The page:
|The two nuclear bombings, which killed at least|
105,000–120,000 people, remain the only use of
nuclear weapons for warfare in human history.
Hopefully, after reading this article, morally correct citizens can stop living the humongous patriotic lie about America and her armed forces.
If you've lost loved ones in War, please accept the writer's apology for what will appear to be the insensitive theme of this document. Unfortunately, as the adage goes, "the truth hurts."
It is necessary to write about our military's hidden Machiavellian past in order to unveil the concise reason why America has been the cruelest, most feared and hated nation in human history. All the facts listed below come directly from Wikipedia and other legitimate sources that the reader can research independently.
This writer has been an outspoken critic of War and the ridiculous hyperbole behind aphorisms such as, "protecting our borders", "protecting our freedoms," "land of the free, home of the brave," etc.
The falsehoods have been so outlandish, they would make Tommy Flanagan, the pathological liar on SNL (played by actor/comedian Jon Lovitz) look like Mother Teresa. Flanagan used an old Humphrey Bogart line, "Yeah! That's the ticket!", as a catchphrase to punctuate painfully elaborated implausible lies. This is exactly what the history books and the American media should highlight on everything they write, produce, project and direct, pertaining to the U.S. Military and War, "Yeah! That's the ticket!"
So pardon me America while I exercise my right to the First Amendment and forgive me for my lack of patriotism.
Criminal History of the Military Industrial Complex, aka the United States Military
- 1901 - Philippine–American War: The Balangiga massacre was the subsequent American retaliation against the Samar population and guerrillas, for killing approximately 48 members of the U.S. 9th Infantry on September 28, 1901. There are no reliable documents regarding the number of Filipino casualties.
U.S. General Jacob H. Smith ordered the killing of every male over ten years old during the American retaliatory campaign. General Smith instructed Major Littleton Waller, commanding officer of a battalion of 315 US Marines assigned to bolster his forces in Samar, regarding the conduct of pacification: "I want no prisoners. I wish you to kill and burn; the more you kill and burn, the better it will please me... The interior of Samar must be made a howling wilderness."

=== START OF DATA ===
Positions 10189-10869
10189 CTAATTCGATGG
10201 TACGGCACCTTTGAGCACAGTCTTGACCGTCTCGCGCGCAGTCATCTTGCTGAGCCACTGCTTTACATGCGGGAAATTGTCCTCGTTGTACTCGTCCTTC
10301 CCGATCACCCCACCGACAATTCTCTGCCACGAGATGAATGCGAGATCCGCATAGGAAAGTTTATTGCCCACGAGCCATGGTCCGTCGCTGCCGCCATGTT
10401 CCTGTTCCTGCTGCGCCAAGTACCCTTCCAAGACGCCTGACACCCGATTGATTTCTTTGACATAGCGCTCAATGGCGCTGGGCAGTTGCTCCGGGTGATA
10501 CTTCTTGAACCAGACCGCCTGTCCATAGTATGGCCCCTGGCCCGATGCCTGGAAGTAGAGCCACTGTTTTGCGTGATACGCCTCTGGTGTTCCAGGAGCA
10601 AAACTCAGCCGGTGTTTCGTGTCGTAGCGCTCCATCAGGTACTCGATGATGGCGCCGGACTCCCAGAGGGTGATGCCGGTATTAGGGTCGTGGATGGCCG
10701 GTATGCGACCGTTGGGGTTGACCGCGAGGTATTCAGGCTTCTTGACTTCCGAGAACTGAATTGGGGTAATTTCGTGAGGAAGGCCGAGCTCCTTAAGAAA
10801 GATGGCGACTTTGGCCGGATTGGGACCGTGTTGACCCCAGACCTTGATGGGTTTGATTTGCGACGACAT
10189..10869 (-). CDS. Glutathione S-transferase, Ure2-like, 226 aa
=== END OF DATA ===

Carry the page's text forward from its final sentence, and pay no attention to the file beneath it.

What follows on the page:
— Gen. Jacob H. Smith
Smith would later be court-martialed for "conduct to the prejudice of good order and military discipline." Reprimanded but not formally punished, Smith was forced into retirement from the service because of his conduct.
- 1945 - Battle of Okinawa: U.S. military personnel raped Okinawan women. Based on several years of research, Okinawan historian Oshiro Masayasu (former director of the Okinawa Prefectural Historical Archives) writes:
"Soon after the U.S. Marines landed, all the women of a village on Motobu Peninsula fell into the hands of American soldiers. At the time, there were only women, children, and old people in the village, as all the young men had been mobilized for the war."
"Soon after landing, the Marines 'mopped up' the entire village, but found no signs of Japanese forces. Taking advantage of the situation, they started 'hunting for women' in broad daylight, and women who were hiding in the village or nearby air raid shelters were dragged out one after another."
The article goes deeper into the matter and claims that the villagers' tale is part of a 'dark, long-kept secret' the unraveling of which 'refocused attention on what historians say is one of the most widely ignored crimes of the war': "the widespread rape of Okinawan women by American servicemen."
Although Japanese reports of rape were largely ignored at the time, academic estimates have been that as many as 10,000 Okinawan women may have been raped.